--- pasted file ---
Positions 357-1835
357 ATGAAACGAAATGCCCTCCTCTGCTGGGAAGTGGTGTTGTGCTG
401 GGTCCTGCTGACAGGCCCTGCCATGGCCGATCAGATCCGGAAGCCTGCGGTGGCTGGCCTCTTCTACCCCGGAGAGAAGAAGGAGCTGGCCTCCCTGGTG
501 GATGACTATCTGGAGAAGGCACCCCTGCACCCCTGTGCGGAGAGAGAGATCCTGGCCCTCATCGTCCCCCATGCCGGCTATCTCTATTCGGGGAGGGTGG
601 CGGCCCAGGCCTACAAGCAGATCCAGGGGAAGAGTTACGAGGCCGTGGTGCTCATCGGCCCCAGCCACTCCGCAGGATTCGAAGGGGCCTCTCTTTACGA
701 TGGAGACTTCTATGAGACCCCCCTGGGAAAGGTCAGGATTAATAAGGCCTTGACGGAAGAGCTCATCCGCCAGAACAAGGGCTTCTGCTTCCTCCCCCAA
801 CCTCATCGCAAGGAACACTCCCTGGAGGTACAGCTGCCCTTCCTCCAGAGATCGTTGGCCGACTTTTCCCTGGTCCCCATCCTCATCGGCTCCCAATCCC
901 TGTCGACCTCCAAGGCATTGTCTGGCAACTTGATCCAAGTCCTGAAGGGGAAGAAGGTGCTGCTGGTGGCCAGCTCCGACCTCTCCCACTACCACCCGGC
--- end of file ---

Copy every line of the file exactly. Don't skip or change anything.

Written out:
Positions 357-1835
357 ATGAAACGAAATGCCCTCCTCTGCTGGGAAGTGGTGTTGTGCTG
401 GGTCCTGCTGACAGGCCCTGCCATGGCCGATCAGATCCGGAAGCCTGCGGTGGCTGGCCTCTTCTACCCCGGAGAGAAGAAGGAGCTGGCCTCCCTGGTG
501 GATGACTATCTGGAGAAGGCACCCCTGCACCCCTGTGCGGAGAGAGAGATCCTGGCCCTCATCGTCCCCCATGCCGGCTATCTCTATTCGGGGAGGGTGG
601 CGGCCCAGGCCTACAAGCAGATCCAGGGGAAGAGTTACGAGGCCGTGGTGCTCATCGGCCCCAGCCACTCCGCAGGATTCGAAGGGGCCTCTCTTTACGA
701 TGGAGACTTCTATGAGACCCCCCTGGGAAAGGTCAGGATTAATAAGGCCTTGACGGAAGAGCTCATCCGCCAGAACAAGGGCTTCTGCTTCCTCCCCCAA
801 CCTCATCGCAAGGAACACTCCCTGGAGGTACAGCTGCCCTTCCTCCAGAGATCGTTGGCCGACTTTTCCCTGGTCCCCATCCTCATCGGCTCCCAATCCC
901 TGTCGACCTCCAAGGCATTGTCTGGCAACTTGATCCAAGTCCTGAAGGGGAAGAAGGTGCTGCTGGTGGCCAGCTCCGACCTCTCCCACTACCACCCGGC